26 February 2019 | company news | Views:

Inside the Roastery: where green becomes roasted bean

You’ve heard all about our adventures at origin, and you know the coffee maker in your office all too well (what other machinery do you wait and stare at three times a day?). But how does it get from Colombia to your work kitchen?

Introducing our Haslemere-based roastery. The hub of Pact Coffee for Business, this is where your orders come in and your coffee comes out - after being expertly roasted and freshly ground, of course.

History of the roastery

September 2012-early 2013: Stephen Rappoport founds Pact Coffee in his office - buying roasted coffee from another company, repackaging and selling it by the bag under the name YourGrind.

2013: After proving the concept, he gets investment for our current subscription model. He starts buying green coffee from Will Corby, who was working for Mercanta, and gets it roasted in Wimbledon.

Late 2013: Stephen moves YourGrind to a Bermondsey-based office and grindhouse, which means the company could start grinding beans fresh. Still buying coffee from Will through Mercanta, it was a small operation - with just five in the office, and a couple of people grinding.

June 2014: Will is appointed to his current role - Head of Coffee! He gets straight to work finding farmers to build relationships and trade with, and after 12-18 months achieves 100% direct trade for the company. This is when Pact’s flagship coffee, Planalto, first comes on the scene!

December 2014: The Loring Peregrine S700 roaster, which was ordered earlier that year, finally arrives - and Pact Coffee opens its first roastery also in Bermondsey!

2015-2018: A new roastery means a new set of staff! Will trains up roasters and quality control managers, with a lot of the staff ‘graduating’ from the grindhouse in that small Bermondsey office.

August 2018: Business booms, which means Pact needs more room! Unable to keep up with demand in our small Bermondsey-based operation, we relocate the roastery to Haslemere for the next chapter of the company.

How sacks of green get to your coffee machine…

1. Green beans arrive

Sacks of green coffee beans have quite the journey before they end up in the sleepy town of Haslemere. Coming in shipments from Colombia, or Ethiopia, or Honduras (to name a few), they’ve already spent months being grown and perfectly processed before boarding a ship in containers.

If you think about how much of a faff it can be just getting a pair of trainers delivered to your home (the van breaks down, your parcel get misplaced, or delivered to a never-home-apart-from-that-one-time neighbour), this is never simple. A whole host of things can cause delays - from docking issues to bad weather.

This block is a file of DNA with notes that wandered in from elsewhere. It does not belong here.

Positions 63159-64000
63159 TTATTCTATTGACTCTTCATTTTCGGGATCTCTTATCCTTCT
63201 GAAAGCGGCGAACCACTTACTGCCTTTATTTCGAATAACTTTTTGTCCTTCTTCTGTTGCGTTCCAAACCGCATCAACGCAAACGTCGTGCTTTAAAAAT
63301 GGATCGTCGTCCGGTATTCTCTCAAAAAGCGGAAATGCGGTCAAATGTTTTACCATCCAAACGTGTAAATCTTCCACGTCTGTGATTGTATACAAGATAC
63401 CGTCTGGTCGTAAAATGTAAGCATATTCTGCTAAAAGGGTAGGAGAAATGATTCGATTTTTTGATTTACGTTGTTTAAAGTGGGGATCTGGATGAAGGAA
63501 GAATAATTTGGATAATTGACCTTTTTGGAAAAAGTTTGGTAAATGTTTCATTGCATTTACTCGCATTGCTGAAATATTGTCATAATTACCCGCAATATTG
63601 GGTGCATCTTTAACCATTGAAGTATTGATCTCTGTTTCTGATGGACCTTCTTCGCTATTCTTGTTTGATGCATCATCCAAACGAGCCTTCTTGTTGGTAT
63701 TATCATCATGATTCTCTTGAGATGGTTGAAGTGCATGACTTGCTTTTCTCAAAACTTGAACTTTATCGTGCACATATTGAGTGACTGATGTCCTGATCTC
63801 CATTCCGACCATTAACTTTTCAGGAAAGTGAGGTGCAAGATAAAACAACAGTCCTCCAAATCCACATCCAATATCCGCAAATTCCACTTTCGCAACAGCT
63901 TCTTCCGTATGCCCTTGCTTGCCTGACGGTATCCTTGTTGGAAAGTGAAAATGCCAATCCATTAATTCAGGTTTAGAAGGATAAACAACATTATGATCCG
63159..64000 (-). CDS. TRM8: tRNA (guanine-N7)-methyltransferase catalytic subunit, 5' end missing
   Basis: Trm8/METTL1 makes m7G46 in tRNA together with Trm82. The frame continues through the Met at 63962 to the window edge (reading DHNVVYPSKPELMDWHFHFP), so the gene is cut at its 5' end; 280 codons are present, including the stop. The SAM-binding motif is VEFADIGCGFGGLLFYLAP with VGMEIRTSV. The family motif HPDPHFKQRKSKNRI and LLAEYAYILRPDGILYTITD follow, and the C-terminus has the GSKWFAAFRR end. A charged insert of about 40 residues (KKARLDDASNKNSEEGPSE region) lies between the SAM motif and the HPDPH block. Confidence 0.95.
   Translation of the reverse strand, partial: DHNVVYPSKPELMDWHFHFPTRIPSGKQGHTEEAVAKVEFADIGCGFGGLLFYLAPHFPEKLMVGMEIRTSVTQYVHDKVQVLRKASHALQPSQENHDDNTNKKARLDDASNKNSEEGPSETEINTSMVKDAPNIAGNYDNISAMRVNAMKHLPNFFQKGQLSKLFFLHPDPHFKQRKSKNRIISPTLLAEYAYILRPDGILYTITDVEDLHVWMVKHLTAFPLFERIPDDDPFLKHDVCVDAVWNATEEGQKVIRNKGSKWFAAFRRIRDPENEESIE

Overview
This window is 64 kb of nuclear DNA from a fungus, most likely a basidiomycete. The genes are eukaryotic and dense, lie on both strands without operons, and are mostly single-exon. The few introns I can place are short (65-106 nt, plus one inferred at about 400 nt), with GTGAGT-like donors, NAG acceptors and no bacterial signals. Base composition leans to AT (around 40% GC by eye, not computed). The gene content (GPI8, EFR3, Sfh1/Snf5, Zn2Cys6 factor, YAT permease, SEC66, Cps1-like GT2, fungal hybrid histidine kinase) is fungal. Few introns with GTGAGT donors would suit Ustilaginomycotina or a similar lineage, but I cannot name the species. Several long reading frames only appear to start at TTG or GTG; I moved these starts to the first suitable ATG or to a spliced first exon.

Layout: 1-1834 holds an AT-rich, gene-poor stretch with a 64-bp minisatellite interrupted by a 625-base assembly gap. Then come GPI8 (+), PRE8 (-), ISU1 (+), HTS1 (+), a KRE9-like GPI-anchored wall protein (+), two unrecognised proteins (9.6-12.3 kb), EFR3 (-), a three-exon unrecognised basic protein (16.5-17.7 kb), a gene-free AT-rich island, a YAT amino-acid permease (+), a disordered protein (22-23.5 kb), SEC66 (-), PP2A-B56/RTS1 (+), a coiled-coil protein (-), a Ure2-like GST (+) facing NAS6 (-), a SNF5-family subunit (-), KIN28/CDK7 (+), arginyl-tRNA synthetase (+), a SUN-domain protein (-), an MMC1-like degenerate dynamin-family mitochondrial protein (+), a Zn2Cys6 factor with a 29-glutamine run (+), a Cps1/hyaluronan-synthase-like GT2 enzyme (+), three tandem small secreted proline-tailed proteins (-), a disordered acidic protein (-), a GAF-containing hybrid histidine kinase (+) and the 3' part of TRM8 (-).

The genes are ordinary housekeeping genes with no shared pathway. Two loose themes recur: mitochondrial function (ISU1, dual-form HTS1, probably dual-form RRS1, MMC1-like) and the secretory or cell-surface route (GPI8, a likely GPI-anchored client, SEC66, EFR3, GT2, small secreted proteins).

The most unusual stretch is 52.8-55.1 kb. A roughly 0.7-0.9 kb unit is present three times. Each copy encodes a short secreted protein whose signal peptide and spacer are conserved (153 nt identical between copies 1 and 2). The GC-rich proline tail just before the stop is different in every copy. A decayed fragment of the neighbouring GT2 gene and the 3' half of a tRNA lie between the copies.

2. Quality checks

Before anything can happen to those shipments of coffee, they need to be quality checked. Even though samples have been tested prior to this, it’s vital to make sure the full sacks of green coffee measure up to this.

There’s lots of ways beans are tested - for their density and moisture content, visually for any obvious defects like insect damage, for uniformity of size (important to the roast) and a lot more. Once the green coffee is tested, it needs to be roasted and cupped to check flavour notes haven’t changed from the sample and that the quality is still high. There’s a lot that goes into it!

3. Roasting

Once everything’s been determined shipshape, the roasting can take place! It’s carefully scheduled in, so it’ll always arrive at your office no more than seven days after the roast has actually taken place.

This is no chicken dinner ‘shove it in and take it out when it looks done’ kind of deal. The exact roasting temperature curve is carefully and scientifically determined, depending on the specific batch being roasted, and monitored throughout to track the roast’s progress.

Fun fact - our roaster is also as environmentally friendly as it could be, as it recycles hot air.

4. Grinding

Not all coffee leaves us in wholebean form. For customers who want their beans pre-ground, we offer five different sizes to suit a variety of brewing methods. And the grinders in the roastery have to be meticulously and continuously fine-tuned to ensure the coffee is the perfect weight for its purpose.

5. Packing

All that coffee is then packed up, in a variety of different sized bags and quantities, ready to go out to homes and offices all over. With 1000s of bags going out each week, this is busy work - coffee is carefully weighed out, and bags closed and sealed before getting the appropriate label.

6. Shipping

Finally all that coffee needs to be shipped direct to your office or home. And while for you it’s as similar as opening a package to find ready-to-brew fresh coffee, just consider the steps it’s taken to get there… just after we’ve got our hands on it!


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